- Age Range: 12 and up
- Grade Level: 7 - 9
- Series: Predator Citites (Book 1)
- Paperback: 320 pages
- Publisher: Scholastic Press; Reissue edition (June 1, 2012)
- Language: English
- ISBN-10: 0545222117
- ISBN-13: 978-0545222112
- Product Dimensions: 5 x 0.8 x 8.2 inches
- Shipping Weight: 9.6 ounces
- Average Customer Review: 199 customer reviews
- Amazon Best Sellers Rank: #1,197,505 in Books (See Top 100 in Books)
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Predator Cities #1: Mortal Engines (Predator Citites) Paperback – June 1, 2012
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Praise for Mortal Engines
"A page-turner, this adventure in a city-eat-city world will have readers eagerly suspending disbelief to follow the twists and turns of the imaginative plot." - Booklist
*"Exciting and visually descriptive." - School Library Journal, starred review
Praise for the Mortal Engines Quartet
*"Reeve's [Mortal Engines Quartet] remains a landmark of visionary... imagination." - School Library Journal, starred review (from review of Fever Crumb)
Praise for Fever Crumb
*"Reeve's captivating flights of imagination play as vital a role in the story as his endearing heroine, hissworthy villains, and nifty array of supporting characters." - Booklist, starred review
*"Beautifully written, grippingly paced, and filled with eccentric characters and bizarre inventions... this is a novel guaranteed to please Reeve's fans-and very likely broaden their ranks." - Publishers Weekly, starred review
About the Author
Top customer reviews
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For the plot line itself, the book quickly jumps right into the action, which has its own bit of excitement, but with that - a theme seen throughout the course of the book - there is a bit of a struggle with character development within the novel. The story is light enough for that to be ignored for the sake of appreciating the world that has been created here, but it does make you invest a bit less in many of the characters and leaves you asking why certain characters or moments were ever even inserted as they become more noise than contribution. That is not to say there are not plenty of interesting characters to appreciate, but you would just like to see those individuals developed a bit more.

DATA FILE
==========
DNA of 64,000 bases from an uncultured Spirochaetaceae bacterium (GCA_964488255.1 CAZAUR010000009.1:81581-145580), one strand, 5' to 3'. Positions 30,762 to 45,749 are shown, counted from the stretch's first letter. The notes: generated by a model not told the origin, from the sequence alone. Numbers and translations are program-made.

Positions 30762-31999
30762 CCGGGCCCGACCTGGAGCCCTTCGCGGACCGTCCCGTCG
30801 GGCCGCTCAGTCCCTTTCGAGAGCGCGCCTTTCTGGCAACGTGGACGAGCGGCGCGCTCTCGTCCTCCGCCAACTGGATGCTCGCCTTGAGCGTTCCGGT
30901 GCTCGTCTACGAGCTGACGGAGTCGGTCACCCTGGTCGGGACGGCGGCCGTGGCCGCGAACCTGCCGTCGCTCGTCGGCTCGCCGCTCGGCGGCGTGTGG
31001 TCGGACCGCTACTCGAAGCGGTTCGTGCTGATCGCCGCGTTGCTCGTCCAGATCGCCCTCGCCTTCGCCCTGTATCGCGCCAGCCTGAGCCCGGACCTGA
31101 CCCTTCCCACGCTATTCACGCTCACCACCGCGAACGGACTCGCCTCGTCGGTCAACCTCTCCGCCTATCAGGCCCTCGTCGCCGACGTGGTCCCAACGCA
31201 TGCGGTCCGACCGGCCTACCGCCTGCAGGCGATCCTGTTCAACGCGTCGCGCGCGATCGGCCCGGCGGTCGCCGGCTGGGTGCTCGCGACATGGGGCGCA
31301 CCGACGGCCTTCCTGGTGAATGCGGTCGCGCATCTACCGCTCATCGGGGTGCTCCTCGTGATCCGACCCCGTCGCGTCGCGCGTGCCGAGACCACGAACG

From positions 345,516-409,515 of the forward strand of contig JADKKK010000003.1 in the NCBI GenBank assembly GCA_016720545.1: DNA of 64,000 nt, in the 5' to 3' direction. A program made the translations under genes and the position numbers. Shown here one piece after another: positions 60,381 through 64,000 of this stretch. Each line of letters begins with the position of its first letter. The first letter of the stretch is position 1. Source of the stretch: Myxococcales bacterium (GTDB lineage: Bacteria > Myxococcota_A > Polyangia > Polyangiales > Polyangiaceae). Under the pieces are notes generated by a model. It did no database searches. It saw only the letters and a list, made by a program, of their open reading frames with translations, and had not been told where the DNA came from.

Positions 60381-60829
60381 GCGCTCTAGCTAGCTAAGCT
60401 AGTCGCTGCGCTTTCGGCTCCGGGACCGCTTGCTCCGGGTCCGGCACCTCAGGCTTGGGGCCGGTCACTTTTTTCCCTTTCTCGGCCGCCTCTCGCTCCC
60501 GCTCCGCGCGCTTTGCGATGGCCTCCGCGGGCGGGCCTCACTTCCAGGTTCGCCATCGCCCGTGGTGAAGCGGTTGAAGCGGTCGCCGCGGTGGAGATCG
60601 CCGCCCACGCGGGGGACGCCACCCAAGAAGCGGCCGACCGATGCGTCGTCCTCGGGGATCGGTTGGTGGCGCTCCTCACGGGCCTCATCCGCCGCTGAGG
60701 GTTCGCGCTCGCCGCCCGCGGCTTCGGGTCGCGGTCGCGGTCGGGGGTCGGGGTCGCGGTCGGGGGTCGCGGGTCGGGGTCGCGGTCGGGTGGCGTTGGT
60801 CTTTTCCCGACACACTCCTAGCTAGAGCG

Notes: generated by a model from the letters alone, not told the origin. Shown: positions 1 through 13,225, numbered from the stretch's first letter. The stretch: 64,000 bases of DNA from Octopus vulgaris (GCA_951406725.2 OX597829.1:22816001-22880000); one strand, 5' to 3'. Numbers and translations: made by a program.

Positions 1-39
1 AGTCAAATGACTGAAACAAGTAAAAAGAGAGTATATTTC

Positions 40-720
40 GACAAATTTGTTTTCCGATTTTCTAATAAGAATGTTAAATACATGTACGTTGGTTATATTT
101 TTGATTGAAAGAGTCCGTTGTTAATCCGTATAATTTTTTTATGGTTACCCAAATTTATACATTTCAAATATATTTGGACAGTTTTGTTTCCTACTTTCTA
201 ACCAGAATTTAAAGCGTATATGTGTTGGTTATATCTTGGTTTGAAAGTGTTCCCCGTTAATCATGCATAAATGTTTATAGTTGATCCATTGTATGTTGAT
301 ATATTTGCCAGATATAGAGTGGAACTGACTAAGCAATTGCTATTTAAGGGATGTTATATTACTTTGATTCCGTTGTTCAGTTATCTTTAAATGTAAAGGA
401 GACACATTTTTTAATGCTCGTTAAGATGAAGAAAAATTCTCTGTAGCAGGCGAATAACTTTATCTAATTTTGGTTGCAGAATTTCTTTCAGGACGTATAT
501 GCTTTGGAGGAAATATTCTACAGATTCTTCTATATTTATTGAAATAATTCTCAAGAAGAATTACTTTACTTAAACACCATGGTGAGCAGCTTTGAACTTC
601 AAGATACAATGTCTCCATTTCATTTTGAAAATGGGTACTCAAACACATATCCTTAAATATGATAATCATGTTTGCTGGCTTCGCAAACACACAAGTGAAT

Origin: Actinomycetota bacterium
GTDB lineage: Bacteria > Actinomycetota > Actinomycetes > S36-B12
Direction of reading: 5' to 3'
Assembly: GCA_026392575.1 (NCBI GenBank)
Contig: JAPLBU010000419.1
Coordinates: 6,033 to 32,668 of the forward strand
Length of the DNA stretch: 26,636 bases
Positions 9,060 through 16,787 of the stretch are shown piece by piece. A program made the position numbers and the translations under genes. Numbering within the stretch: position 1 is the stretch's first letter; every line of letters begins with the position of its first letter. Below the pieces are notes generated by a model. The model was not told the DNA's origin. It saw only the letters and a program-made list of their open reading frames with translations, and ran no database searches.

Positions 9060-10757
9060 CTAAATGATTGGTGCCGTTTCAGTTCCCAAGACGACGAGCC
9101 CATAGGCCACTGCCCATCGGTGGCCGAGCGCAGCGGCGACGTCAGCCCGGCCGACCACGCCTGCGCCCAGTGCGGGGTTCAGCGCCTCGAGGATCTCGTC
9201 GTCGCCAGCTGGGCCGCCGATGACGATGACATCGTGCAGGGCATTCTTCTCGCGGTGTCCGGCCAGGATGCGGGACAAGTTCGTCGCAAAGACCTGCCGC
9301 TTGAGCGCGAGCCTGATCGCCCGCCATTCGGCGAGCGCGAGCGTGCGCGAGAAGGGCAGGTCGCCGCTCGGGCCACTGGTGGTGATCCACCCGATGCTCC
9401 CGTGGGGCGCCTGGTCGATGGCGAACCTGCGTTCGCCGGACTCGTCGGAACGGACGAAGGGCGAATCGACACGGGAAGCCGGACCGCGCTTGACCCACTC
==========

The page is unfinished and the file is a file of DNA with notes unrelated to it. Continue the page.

Overall, this was a very enjoyable book, enough so that I picked up the sequel as quickly as I finished this!
UPDATE: Finished reading the sequel, Predator's Gold, which entertains but loses much of the novelty that carried the first one and continues to suffer from some of the same weaknesses. I will not be continuing the series after the second book.
Reeve is great at broad stroke world building. He creates the London traction city in a chapter or two. He shows us all of the levels, how it works, how people fit into it, and the larger world within which it operates, and he frames all of the major characters within the first 50 pages. After that we are off to the races on a high energy, twisty and marvelously colorful adventure.
And this is a marvelous adventure. Our hero is a bit timid but finds the swashbuckler within. Our heroine is tough, smart, resourceful, and on a mission. This is a fine team. Around and through them we meet a memorable cast of colorful and compelling allies and villains. This is ripping stuff. Lots of running, hiding, lurking, escaping, fighting, and derring do. I was a bit surprised by the level of violence, and not cartoon violence, in the story, but that's treated as a serious consequence of dangerous times and this is still, after all, a dystopian world tale.
So, I enjoyed this immensely and appreciated the high level of imagination and creative energy that went into building and then convincingly portraying this fascinating world.
Sadly, I can't say that I found the story to be nearly as compelling as the idea of it. I can't really put a finger on why I'm not enthralled. The idea is there, the action is there, but I guess the characters fall a bit flat for me. I am finding the book interesting, but not strongly and I've already started to lose interest in any of the sequels.
It's just missing the magic piece I guess.
Characters are not one-note but could stand to have a bit more depth. The book also seems to struggle at times with tone. Much of the story is played lighter than the grim setting would suggest, which makes the few times the tone turns dark certainly not unwelcome but very noticeable.